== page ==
Celgene separately exercised option to work with PTC to discover small molecules against oncology targets.

Roche is paying PTC Therapeutics $12 million up front as part of an agreement to develop small molecule CNS disease drugs. PTC separately announced that Celgene exercised its option to collaborate with the company on the development of GEMS-based candidates against an oncology target. The original agreement was inked in 2007, and Celgene made a $20 million investment in the company.

Under the terms of the collaboration and licensing deal with Roche, PTC will use its GEMS (gene expression modulation by small molecule) technology, and Roche will cover research costs. The aim initially is to develop orally bioavailable  candidates against four, jointly selected CNS disease targets. PTC says that it could earn up to $239 million in research, development, regulatory, and commercialization milestones per target plus double-digit sales royalties. Roche also has an option to add four additional targets to the collaboration across different therapeutic areas.

PTC’s GEMS technology is designed to identify small molecules that modulate post-transcriptional control mechanisms. The company says that candidates target processes that act through untranslated regions of mRNA.  Lead in-house candidate include the small-molecule VEGF inhibitor, PTC299, and ataluren (PTC124), which is in development for the treatment of nonsense mutation genetic disorders.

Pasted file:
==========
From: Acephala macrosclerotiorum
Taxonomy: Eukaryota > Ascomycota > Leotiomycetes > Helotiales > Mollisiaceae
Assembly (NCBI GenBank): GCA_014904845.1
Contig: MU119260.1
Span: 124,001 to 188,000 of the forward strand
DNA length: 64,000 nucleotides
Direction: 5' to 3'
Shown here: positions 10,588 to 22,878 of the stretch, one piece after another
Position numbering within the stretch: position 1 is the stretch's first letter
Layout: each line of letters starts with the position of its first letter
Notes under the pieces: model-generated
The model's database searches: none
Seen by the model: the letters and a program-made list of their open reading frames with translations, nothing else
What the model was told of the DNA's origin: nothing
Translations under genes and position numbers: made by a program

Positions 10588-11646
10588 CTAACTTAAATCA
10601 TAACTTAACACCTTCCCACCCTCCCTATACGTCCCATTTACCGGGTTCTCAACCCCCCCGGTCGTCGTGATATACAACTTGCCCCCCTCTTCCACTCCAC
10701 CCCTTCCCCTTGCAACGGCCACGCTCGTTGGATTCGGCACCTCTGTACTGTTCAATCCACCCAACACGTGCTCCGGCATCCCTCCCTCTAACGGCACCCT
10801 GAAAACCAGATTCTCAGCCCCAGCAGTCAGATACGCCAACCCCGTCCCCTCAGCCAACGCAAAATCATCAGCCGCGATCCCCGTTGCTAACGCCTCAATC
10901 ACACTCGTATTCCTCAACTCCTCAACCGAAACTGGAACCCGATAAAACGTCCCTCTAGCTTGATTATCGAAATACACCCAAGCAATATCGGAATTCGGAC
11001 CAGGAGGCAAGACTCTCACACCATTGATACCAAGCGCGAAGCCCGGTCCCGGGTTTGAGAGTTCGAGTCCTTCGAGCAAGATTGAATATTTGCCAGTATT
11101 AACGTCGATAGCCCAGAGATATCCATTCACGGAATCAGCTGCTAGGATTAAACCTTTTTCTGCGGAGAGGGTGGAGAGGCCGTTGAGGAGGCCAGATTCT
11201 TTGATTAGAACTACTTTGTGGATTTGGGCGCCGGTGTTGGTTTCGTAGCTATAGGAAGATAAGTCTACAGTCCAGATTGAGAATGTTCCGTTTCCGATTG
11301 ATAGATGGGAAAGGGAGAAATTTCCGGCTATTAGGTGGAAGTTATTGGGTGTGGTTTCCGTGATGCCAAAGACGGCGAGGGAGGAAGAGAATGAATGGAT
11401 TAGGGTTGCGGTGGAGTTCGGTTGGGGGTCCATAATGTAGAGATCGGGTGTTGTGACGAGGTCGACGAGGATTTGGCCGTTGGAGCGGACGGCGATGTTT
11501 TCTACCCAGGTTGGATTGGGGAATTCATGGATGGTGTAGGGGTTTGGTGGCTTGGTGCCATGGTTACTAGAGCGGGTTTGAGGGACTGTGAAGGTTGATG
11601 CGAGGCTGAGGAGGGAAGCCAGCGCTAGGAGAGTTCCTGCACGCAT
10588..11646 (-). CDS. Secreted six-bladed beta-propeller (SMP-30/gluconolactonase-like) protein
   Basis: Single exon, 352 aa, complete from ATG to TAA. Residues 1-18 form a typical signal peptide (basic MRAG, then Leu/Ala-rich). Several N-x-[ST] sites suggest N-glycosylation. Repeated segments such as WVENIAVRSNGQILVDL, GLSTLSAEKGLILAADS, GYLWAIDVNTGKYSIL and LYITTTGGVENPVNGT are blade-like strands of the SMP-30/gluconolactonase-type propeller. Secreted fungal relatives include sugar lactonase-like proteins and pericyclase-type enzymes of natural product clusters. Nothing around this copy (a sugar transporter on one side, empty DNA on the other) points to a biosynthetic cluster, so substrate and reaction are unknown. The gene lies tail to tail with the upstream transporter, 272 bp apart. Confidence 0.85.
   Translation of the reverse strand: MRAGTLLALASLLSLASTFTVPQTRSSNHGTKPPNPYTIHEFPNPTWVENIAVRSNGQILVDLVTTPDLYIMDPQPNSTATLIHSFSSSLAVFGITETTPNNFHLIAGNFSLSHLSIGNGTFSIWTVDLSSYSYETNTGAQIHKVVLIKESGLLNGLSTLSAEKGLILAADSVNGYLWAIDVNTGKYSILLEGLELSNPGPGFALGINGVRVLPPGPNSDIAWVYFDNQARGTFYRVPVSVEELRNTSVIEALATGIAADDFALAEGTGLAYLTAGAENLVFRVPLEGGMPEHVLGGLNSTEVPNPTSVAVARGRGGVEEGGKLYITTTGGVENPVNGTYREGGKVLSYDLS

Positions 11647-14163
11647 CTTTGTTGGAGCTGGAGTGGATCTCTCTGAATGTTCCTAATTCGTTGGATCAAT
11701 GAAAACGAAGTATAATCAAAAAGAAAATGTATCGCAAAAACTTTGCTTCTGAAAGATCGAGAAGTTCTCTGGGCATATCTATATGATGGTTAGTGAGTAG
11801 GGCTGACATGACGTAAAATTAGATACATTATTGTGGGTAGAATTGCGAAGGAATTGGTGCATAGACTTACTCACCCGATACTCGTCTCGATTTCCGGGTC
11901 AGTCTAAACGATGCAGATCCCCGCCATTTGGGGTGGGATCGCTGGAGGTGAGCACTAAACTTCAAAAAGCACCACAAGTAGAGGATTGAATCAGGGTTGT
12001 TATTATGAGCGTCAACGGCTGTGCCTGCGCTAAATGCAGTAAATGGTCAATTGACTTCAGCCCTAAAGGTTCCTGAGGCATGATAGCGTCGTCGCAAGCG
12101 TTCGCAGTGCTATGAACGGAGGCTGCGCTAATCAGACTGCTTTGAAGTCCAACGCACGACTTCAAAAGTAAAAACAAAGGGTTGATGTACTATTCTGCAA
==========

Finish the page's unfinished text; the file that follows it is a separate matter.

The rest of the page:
Ataluren is currently undergoing a pivotal clinical trial in patients with nonsense mutation Duchenne and Becker muscular dystrophy. PTC said it also aims to start a second pivotal trial of ataluren in patients with nonsense mutation cystic fibrosis during 2009. The company has an exclusive collaboration with Genzyme (www .genzyme.com) for the development and commercialization of ataluren outside North America.

The FDA and the European Commission previously granted the drug orphan drug status for the treatment of DMD and cystic fibrosis due to nonsense mutations. The FDA has also granted ataluren subpart E designation for expedited development, evaluation, and marketing.

In July, PTC started a Phase II trial assessing PTC299 in adult patients with neurofibromatosis type 2 (NF2). The drug is also undergoing a Phase 1b study in advanced solid tumors and a Phase Ib/II trial in metastatic breast cancer.

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